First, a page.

Wednesday, April 26, 2006

Crime, by any other name, is still crime

Bill Keller again illustrates the basic cluelessness of the MSM:
Whatever the reason, I worry that we're not as worried as we should be. No president likes reporters sniffing after his secrets, but most come to realize that accountability is the price of power in our democracy. Some officials in this administration, and their more vociferous cheerleaders, seem to have a special animus towards reporters doing their jobs. There's sometimes a vindictive tone in way they talk about dragging reporters before grand juries and in the hints that reporters who look too hard into the public's business risk being branded traitors. I don't know how far action will follow rhetoric, but some days it sounds like the administration is declaring war at home on the values they profess to be promoting abroad. [Emphasis added]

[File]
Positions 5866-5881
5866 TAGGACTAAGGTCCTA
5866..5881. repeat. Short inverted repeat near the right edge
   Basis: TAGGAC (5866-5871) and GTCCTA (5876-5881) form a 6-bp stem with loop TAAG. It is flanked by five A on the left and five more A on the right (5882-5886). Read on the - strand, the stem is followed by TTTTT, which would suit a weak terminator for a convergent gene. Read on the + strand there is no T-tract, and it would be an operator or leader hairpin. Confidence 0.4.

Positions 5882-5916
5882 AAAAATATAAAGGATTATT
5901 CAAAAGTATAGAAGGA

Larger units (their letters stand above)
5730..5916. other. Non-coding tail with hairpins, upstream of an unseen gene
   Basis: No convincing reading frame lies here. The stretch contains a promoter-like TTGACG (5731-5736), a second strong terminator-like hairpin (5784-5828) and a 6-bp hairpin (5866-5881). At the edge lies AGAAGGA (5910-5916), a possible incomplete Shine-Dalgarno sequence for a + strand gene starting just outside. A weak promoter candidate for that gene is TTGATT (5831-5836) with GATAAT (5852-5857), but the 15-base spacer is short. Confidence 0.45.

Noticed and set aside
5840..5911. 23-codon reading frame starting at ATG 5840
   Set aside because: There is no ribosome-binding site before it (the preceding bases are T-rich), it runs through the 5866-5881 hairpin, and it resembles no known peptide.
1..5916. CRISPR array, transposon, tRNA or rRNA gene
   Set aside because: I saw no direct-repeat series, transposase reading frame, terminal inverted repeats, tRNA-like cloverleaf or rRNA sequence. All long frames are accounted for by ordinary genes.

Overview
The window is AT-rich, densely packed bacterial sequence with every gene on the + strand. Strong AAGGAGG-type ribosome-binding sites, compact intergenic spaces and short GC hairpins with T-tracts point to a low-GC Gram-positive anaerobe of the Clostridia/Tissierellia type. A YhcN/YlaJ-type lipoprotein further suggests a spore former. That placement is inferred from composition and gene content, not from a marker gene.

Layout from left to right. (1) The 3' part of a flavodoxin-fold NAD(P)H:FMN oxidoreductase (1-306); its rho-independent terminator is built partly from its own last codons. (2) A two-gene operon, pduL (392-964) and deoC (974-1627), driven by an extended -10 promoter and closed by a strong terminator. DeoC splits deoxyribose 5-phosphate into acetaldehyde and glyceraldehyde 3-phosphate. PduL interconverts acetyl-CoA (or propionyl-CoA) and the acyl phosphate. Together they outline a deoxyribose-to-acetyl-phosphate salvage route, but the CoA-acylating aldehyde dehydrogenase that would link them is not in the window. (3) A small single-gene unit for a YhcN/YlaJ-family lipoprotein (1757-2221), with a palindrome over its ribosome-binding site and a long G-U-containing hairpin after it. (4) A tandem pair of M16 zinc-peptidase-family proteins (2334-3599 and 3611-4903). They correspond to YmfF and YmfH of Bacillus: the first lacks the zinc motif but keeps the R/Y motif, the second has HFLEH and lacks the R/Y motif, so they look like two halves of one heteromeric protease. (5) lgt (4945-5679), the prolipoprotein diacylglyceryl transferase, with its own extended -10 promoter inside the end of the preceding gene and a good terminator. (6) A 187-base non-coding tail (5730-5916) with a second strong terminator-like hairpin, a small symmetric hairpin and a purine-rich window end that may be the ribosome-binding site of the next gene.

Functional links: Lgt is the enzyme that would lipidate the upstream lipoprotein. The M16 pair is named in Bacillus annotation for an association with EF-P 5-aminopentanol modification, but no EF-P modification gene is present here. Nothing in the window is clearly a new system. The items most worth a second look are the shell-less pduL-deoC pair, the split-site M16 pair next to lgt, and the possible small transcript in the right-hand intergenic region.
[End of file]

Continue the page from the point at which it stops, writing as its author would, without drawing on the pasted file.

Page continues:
What about the vindictive tone in the press who declare themselves adversaries of power? We elect people and trust them to make decisions, secretly if needed. We don't elect journalists to violate secrecy when it has nothing to do with political corruption, as in Watergate or the Pentagon Papers. Only the brain-damaged media fail to see why keeping the secrecy of the wiretaps of Al Qaeda phone calls is important for National Security. They have the right to comment, but not the right to do acts which would be illegal for anyone else.

President Bush respects the press, but they don't return the favor. He knows that a free press is necessary to a democracy, but they don't seem to understand that freedom entails responsibility, and when you are irresponsible, consequences follow. I think it's time that someone taught them.

We're not talking about ordinary crime here. We don't apply the same rules to war and spying on our national enemies. If journalists can't understand that, they should be given a long time in prison to try to figure it out. I would argue that the NYTimes ought to be put out of business and those involved in publishing the NSA wiretap story imprisoned. Let the employees find other jobs.


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